Unconventional Techniques to Develop U.S. Chinese Military Partnerships
There are a variety of alternative ways that the U.S. military can influence Chinese foreign policy—ways that are not necessarily driven by the U.S. military. Two of these techniques include leveraging economic incentives, as well as practicing neighborhood diplomacy. While not specifically functions of the U.S. military, these two courses of action have the innate potential to influence Chinese actions far greater than that of traditional direct military influencing techniques.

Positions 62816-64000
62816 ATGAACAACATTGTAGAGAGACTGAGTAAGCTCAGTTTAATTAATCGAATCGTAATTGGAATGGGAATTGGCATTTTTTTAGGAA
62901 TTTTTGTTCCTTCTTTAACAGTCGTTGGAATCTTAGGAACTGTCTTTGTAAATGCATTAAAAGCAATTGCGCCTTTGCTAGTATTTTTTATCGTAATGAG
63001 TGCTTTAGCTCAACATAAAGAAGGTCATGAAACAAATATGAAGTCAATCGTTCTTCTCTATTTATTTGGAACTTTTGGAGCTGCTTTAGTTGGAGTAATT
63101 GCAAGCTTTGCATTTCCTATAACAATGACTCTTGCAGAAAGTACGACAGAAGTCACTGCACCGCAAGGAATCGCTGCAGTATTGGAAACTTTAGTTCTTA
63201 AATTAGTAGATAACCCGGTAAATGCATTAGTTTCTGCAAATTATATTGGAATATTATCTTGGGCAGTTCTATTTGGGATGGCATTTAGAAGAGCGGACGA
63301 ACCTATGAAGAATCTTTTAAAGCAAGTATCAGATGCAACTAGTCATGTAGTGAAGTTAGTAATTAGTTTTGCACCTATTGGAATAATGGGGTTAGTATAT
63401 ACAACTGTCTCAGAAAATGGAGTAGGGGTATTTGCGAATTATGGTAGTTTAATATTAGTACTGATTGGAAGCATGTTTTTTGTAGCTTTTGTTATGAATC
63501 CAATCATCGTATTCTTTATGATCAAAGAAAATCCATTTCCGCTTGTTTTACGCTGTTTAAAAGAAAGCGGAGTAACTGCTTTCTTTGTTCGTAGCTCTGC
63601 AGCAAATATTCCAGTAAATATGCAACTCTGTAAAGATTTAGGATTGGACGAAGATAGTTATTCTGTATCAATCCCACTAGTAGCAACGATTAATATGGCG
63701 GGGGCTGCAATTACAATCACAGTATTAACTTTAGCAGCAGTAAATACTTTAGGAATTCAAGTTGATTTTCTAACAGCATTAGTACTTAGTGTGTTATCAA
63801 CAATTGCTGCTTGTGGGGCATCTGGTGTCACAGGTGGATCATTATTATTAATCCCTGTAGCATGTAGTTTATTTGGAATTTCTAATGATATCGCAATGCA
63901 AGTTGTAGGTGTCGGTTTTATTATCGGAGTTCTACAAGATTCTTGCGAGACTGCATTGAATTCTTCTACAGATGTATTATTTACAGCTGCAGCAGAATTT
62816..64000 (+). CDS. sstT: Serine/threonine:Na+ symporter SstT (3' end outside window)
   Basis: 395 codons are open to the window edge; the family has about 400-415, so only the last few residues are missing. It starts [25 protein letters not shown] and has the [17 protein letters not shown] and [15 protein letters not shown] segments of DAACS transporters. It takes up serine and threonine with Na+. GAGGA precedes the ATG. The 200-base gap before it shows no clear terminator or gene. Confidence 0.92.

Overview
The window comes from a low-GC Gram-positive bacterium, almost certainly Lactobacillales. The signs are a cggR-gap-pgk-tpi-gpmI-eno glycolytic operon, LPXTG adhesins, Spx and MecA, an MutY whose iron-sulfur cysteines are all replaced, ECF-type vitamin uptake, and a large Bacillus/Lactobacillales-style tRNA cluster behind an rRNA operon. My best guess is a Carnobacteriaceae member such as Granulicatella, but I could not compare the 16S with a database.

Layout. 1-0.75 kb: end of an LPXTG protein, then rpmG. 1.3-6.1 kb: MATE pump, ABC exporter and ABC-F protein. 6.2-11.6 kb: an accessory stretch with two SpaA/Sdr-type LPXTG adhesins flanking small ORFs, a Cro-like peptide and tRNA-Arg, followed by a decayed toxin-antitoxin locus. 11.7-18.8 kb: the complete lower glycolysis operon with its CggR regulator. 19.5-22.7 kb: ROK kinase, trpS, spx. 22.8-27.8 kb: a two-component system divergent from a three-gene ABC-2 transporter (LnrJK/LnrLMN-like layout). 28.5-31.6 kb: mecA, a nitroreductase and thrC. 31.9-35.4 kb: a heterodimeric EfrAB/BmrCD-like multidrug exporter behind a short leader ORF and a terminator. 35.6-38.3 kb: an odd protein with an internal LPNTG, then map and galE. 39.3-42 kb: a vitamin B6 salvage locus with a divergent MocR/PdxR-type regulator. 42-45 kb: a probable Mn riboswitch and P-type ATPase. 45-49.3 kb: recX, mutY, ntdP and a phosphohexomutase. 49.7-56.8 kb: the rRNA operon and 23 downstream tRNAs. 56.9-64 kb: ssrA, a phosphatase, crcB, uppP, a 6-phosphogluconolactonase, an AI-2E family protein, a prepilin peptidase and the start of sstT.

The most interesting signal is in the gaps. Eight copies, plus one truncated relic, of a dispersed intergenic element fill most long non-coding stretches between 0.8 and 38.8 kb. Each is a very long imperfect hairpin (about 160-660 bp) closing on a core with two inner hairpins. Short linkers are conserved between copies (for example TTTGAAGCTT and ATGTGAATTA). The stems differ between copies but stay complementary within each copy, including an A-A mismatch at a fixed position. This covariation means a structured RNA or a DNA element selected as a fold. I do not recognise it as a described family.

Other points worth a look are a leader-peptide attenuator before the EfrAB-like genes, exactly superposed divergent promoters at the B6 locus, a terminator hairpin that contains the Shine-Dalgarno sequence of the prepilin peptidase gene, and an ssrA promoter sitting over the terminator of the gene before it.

Economic incentives are tools that possess a great deal of influence when dealing with China, particularly because China’s own foreign policy has the direct stated objective to “ensure and maintain economic development.” While the American military does not have the ability to influence things such as foreign-direct investment, aid, or economic sanctions, it is the gatekeeper of critical trade routes such as the Northern Distribution Network (NDN). The NDN, also known as the modern Silk Road, was first created due to the increased necessitation of supplies to support the NATO effort in Afghanistan. Previously, military supply routes utilized sea-landing sites in Pakistan, followed by airlift into Afghanistan. However, this process was made complicated by Pakistan’s corrupt internal infrastructure, leading supplies vulnerable to Taliban attack and shrinkage by local elements. NDN routes, formed in response to these challenges offered by Pakistani-based supply routes, utilized multiple central Asian countries to provide supplies to Afghanistan, with many of these routes hinging on local-level transactions and handshake deals backed by the influence of all twenty-nine NATO member nations, with the biggest influencer of all being the United States and its military. China has been eyeing the improved infrastructure the NDN routes bring to Central Asia for some time now, seeing it as an efficient method of delivering consumer goods throughout Europe. With these routes primarily being utilized by American and NATO military elements, U.S. forces would be the most viable option in introducing any potential Chinese users to such a pipeline. Another economic incentive that the American military would hold significant weight is military posturing. The Chinese have utilized economic measures to subtly indicate their displeasure with U.S. military actions, as in the case of the American positioning of Terminal High Altitude Area Defense systems in Asia, hurting both itself and South Korea. These measures included the halting of real-estate actions, drops in tourism numbers, and a general decrease of capital outflow to and from both nations. American military posturing, if decreased and conducted with less visibility, would allow for a normalization, and potential increase in Chinese trade with any particular Asian nation, with economic benefits being reaped for all. A last economic incentive within the purview of the U.S. military includes the utilization of military-grade technology. Items such as advanced avionics electronics and improved mechanical engines are currently just some of the many things prohibited from exportation to China. The United States military would have a great deal of influence in determining a specific item’s pertinent nature to national security, and thus, its exportation to China. Not only does this have the unintended effect of improving safety measures to meet standardized Western ones, but it also has the intended effect of advancing Chinese technology as a whole in both military and civilian dimensions, for both domestic and foreign use. All in all, the leveraging of economic incentives is an unconventional way in which the U.S. military could improve U.S.-Chinese relations.